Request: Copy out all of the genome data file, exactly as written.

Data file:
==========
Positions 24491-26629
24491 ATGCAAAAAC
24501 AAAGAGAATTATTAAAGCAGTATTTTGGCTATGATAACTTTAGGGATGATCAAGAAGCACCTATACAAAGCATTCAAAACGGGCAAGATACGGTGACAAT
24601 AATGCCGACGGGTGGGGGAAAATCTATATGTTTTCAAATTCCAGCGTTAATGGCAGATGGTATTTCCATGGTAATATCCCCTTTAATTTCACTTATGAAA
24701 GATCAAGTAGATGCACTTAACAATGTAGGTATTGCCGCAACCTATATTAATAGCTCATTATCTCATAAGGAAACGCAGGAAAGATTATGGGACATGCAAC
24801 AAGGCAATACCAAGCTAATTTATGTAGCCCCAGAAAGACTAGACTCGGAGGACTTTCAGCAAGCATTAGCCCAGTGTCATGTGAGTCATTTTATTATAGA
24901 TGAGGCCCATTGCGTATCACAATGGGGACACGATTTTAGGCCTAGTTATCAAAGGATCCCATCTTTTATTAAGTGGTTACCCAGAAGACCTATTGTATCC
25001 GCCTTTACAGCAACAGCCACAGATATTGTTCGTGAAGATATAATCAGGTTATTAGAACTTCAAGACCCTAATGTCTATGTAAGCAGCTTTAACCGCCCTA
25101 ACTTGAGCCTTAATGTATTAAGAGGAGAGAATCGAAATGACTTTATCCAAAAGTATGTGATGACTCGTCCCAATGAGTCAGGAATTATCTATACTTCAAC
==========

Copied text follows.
Positions 24491-26629
24491 ATGCAAAAAC
24501 AAAGAGAATTATTAAAGCAGTATTTTGGCTATGATAACTTTAGGGATGATCAAGAAGCACCTATACAAAGCATTCAAAACGGGCAAGATACGGTGACAAT
24601 AATGCCGACGGGTGGGGGAAAATCTATATGTTTTCAAATTCCAGCGTTAATGGCAGATGGTATTTCCATGGTAATATCCCCTTTAATTTCACTTATGAAA
24701 GATCAAGTAGATGCACTTAACAATGTAGGTATTGCCGCAACCTATATTAATAGCTCATTATCTCATAAGGAAACGCAGGAAAGATTATGGGACATGCAAC
24801 AAGGCAATACCAAGCTAATTTATGTAGCCCCAGAAAGACTAGACTCGGAGGACTTTCAGCAAGCATTAGCCCAGTGTCATGTGAGTCATTTTATTATAGA
24901 TGAGGCCCATTGCGTATCACAATGGGGACACGATTTTAGGCCTAGTTATCAAAGGATCCCATCTTTTATTAAGTGGTTACCCAGAAGACCTATTGTATCC
25001 GCCTTTACAGCAACAGCCACAGATATTGTTCGTGAAGATATAATCAGGTTATTAGAACTTCAAGACCCTAATGTCTATGTAAGCAGCTTTAACCGCCCTA
25101 ACTTGAGCCTTAATGTATTAAGAGGAGAGAATCGAAATGACTTTATCCAAAAGTATGTGATGACTCGTCCCAATGAGTCAGGAATTATCTATACTTCAAC